First, discuss it with your supervisor. If your supervisor agrees that there have been substantial changes in the job that would warrant a review, you and your supervisor should work together to revise/update your job description to ensure that it accurately reflects your current job responsibilities and requirements. Then, your supervisor would submit the updated JD to Human Resources with a request for review for reclassification.
How long does the process take?
Usually not more than a few weeks. The committees that conduct the position reviews meet as needed, up to two times per month, and results are usually available within a few days after the meeting.
What factors are positions evaluated on in this process?
Both staff and administrative positions are evaluated on a variety of factors, including education and experience required, types of responsibilities, reporting structure, financial responsibility, supervisory responsibility, as well as internal and external market data comparisons.
If my position is upgraded, do I get a raise and when will it be effective?
Generally, when positions that are reclassified to a higher grade, the incumbent’s pay rate is increased to at least the minimum of the new pay grade. Additional rate increases are considered based on funding availability and the incumbent’s current pay rate. The department budget must support the rate increase. The department determines when the new rate will be effective, which is generally no sooner than the beginning of the next pay period following the re-classification.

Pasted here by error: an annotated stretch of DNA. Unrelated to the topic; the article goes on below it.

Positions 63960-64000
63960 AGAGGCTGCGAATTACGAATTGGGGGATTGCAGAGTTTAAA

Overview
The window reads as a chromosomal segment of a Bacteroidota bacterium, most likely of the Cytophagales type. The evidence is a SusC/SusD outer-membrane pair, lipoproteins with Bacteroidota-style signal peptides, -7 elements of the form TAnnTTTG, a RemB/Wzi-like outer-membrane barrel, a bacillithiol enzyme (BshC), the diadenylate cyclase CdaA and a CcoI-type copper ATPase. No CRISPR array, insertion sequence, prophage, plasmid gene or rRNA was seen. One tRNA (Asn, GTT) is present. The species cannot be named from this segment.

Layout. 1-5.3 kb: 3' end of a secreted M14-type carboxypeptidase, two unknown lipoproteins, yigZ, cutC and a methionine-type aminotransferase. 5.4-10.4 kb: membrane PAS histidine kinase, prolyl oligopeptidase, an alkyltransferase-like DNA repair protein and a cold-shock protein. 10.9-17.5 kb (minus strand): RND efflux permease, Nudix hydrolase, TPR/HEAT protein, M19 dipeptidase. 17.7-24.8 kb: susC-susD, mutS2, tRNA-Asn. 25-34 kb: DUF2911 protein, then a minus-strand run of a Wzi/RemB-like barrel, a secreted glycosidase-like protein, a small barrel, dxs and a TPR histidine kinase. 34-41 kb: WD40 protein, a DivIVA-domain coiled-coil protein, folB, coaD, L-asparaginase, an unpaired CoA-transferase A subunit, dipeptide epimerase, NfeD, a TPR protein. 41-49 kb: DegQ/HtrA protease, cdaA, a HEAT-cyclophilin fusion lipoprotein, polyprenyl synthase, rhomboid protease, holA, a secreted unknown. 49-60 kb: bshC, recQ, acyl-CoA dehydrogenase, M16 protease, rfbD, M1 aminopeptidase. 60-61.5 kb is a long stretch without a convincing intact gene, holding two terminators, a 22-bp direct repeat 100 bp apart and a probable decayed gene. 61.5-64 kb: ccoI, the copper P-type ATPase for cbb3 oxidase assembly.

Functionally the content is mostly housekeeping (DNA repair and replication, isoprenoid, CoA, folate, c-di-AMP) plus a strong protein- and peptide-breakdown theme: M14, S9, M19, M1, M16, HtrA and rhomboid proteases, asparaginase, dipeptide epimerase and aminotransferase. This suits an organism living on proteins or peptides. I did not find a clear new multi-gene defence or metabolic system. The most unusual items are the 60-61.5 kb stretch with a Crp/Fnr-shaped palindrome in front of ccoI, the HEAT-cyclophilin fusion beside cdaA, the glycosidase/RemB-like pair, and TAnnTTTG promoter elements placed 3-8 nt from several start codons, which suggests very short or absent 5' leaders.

My department needs to add a new position. What is the process for classifying the position and obtaining budget approval?
In the past, departments have obtained budget approval for new positions first, then submitted the job description to Human Resources for classification. The new process is to classify the position first, then submit it for budget approval. Hiring supervisors are encouraged to use Human Resources as a tool to assist them with developing the job description and determining the appropriate salary and title for new position. This way, when the new position is submitted for budget approval, the hiring supervisor can be confident that the requested salary will be adequate and equitable. Because budgets are developed so far in advance, this requires planning on the part of hiring departments, who should be contacting Human Resources early in the process as they are developing new positions.
Temporary or Part-Time Employees
What is the 1000 hour rule for temporary/part time employees?
It is university policy that all casual/temporary/non-benefit based employees work less than 20 hours per week or less than 1000 hours per calendar year. It is the responsibility of the hiring supervisor to monitor these employees' work hours to ensure that employees work less than the maximum 1000 hours each calendar year. For employees with multiple assignments, the supervisors must communicate with each other to monitor total hours worked.
To monitor these employees' work hours to ensure that they do not exceed the 1000 hour limit, supervisors may print a 1000 Hours Report from Oracle Manager Self-Service. Once the 1000 hours is reached in the calendar year, supervisors will need to reduce the employee’s scheduled hours per week or end their temporary assignment. The employee would not become eligible for rehire at the university until the beginning of the next calendar year. Supervisors should print a Department Action Form (DAF) from Oracle Manager Self-Service to change end dates or end an assignment.
Under limited circumstances, and with prior approval of Human Resources and the appropriate vice president, temporary/casual employees may continue to work past the 1000 hour limit. However, they will become eligible for the university’s retirement benefit only, and the department will be responsible for the cost of the additional benefit. The position will become a temporary, benefit based – retirement only - position (BBR). Another option is to convert a temporary position to a regular, benefit based position through the budget approval process.